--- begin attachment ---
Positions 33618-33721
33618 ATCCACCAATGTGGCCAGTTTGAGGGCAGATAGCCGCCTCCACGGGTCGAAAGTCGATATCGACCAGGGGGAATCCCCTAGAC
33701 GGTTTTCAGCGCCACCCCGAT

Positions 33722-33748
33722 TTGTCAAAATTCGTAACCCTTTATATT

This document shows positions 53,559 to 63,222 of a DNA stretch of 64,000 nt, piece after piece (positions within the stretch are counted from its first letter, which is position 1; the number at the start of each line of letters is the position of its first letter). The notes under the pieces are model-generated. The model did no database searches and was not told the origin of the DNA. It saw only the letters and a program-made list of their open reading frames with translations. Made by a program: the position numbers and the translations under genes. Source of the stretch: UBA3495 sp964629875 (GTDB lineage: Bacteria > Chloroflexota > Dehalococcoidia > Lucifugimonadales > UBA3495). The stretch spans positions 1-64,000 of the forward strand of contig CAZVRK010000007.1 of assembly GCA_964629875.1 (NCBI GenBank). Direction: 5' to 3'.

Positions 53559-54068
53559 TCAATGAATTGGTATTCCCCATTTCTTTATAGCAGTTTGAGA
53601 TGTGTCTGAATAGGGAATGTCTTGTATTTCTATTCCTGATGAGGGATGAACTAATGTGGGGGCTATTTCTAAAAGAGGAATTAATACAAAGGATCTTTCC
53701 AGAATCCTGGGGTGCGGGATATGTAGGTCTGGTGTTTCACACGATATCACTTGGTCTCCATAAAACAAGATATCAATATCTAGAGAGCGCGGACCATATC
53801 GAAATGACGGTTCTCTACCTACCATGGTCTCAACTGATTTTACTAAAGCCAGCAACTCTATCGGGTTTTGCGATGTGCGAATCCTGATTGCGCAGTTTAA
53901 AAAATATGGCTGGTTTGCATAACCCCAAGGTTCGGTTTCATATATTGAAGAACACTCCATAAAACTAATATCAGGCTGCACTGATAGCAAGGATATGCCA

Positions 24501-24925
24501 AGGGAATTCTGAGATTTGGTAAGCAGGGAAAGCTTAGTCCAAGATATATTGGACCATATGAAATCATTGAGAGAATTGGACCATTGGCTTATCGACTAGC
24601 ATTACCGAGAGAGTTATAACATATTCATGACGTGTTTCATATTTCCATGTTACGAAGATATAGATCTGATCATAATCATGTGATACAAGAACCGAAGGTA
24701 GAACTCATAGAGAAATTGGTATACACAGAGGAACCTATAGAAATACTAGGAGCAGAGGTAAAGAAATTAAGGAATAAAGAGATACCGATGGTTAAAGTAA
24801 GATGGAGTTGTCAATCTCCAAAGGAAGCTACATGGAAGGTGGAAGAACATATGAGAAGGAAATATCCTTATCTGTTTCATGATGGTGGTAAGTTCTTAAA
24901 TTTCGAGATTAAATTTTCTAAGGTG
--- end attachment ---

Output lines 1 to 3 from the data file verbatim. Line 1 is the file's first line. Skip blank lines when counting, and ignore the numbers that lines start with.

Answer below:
Positions 33618-33721
33618 ATCCACCAATGTGGCCAGTTTGAGGGCAGATAGCCGCCTCCACGGGTCGAAAGTCGATATCGACCAGGGGGAATCCCCTAGAC
33701 GGTTTTCAGCGCCACCCCGAT